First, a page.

7. A silver halide emulsion according to claim 1, 2, or 3, in which said silver halide grains are gold sensitized.
8. A silver halide emulsion according to claim 1, 2, or 3, in which said silver halide grains are sulfur and gold sensitized.
9. A silver halide emulsion according to claim 1, 2, or 3, in which said emulsion contains mercury as an antifoggant in a concentration of less than 10-6 mole per mole of silver.
10. A silver halide emulsion according to claim 1, 2, or 3, in which said silver halide grains are internally doped with iridium in an amount sufficient to reduce low intensity reciprocity failure.
11. A silver halide emulsion according to claim 1, 2, or 3, in which said emulsion contains a contrast increasing amount of rhodium.
12. In a photographic element of the developing out type comprised of a support and, coated on said support, a negative-working silver halide emulsion layer,
the improvement comprising
said silver halide emulsion layer being comprised of silver halide grains which are capable of producing surface latent image sites and which are at least 80 mole percent silver chloride and less than 5 mole percent silver iodide, based on total silver halide, said silver halide grains being internally doped with cadmium, lead, copper, zinc, or mixtures thereof in a speed increasing amount of up to 710-5 mole per mole of silver halide.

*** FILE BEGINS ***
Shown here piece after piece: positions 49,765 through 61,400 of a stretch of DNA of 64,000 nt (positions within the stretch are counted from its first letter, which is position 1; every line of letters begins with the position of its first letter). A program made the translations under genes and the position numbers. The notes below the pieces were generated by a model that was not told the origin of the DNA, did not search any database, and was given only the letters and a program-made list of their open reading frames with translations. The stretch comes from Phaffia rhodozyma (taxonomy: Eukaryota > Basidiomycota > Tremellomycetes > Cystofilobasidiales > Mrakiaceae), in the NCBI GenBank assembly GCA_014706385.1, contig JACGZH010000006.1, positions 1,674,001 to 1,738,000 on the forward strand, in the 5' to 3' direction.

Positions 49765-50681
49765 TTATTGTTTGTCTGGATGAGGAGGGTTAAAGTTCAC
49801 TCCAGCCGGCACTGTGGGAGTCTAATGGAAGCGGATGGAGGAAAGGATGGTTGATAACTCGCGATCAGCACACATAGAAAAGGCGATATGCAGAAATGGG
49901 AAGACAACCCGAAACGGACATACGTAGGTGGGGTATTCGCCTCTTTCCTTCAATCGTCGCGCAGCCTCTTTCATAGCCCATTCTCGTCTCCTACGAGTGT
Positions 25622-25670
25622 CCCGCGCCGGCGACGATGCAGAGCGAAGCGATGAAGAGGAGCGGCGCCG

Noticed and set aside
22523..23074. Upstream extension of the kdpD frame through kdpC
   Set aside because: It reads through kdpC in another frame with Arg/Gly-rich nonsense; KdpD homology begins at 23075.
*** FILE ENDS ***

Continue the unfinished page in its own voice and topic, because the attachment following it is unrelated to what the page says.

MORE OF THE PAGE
13. In a photographic element according to claim 12 the further improvement comprising
said silver halide grains being formed in the presence of cadmium, lead, copper, zinc, or mixtures thereof, in a concentration of from 210-6 to 710-5 mole per mole of silver halide and said silver halide grains being surface chemically sensitized.
14. In a photographic element according to claim 12 the further improvement comprising
said silver halide layer being comprised of gold sensitized silver halide grains formed in the presence of cadmium in a concentration of from 210-6 to 710-5 mole per mole of silver halide.
15. In a photographic element according to claim 12, the further improvement comprising
said silver halide emulsion layer being comprised of gold sensitized silver halide grains formed in the presence of zinc in a concentration of from 210-6 to 710-5 mole per mole of silver halide, said silver halide grains as formed being capable of producing surface latent image sites.